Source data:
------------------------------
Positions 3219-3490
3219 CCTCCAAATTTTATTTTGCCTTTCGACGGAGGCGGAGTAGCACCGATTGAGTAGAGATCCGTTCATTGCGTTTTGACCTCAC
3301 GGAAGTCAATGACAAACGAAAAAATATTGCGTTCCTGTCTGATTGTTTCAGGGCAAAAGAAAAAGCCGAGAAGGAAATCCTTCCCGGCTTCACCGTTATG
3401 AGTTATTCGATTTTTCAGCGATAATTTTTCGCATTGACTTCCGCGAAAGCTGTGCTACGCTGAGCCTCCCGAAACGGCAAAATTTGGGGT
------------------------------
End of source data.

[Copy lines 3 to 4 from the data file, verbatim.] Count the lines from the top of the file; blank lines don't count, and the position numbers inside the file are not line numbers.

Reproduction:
3301 GGAAGTCAATGACAAACGAAAAAATATTGCGTTCCTGTCTGATTGTTTCAGGGCAAAAGAAAAAGCCGAGAAGGAAATCCTTCCCGGCTTCACCGTTATG
3401 AGTTATTCGATTTTTCAGCGATAATTTTTCGCATTGACTTCCGCGAAAGCTGTGCTACGCTGAGCCTCCCGAAACGGCAAAATTTGGGGT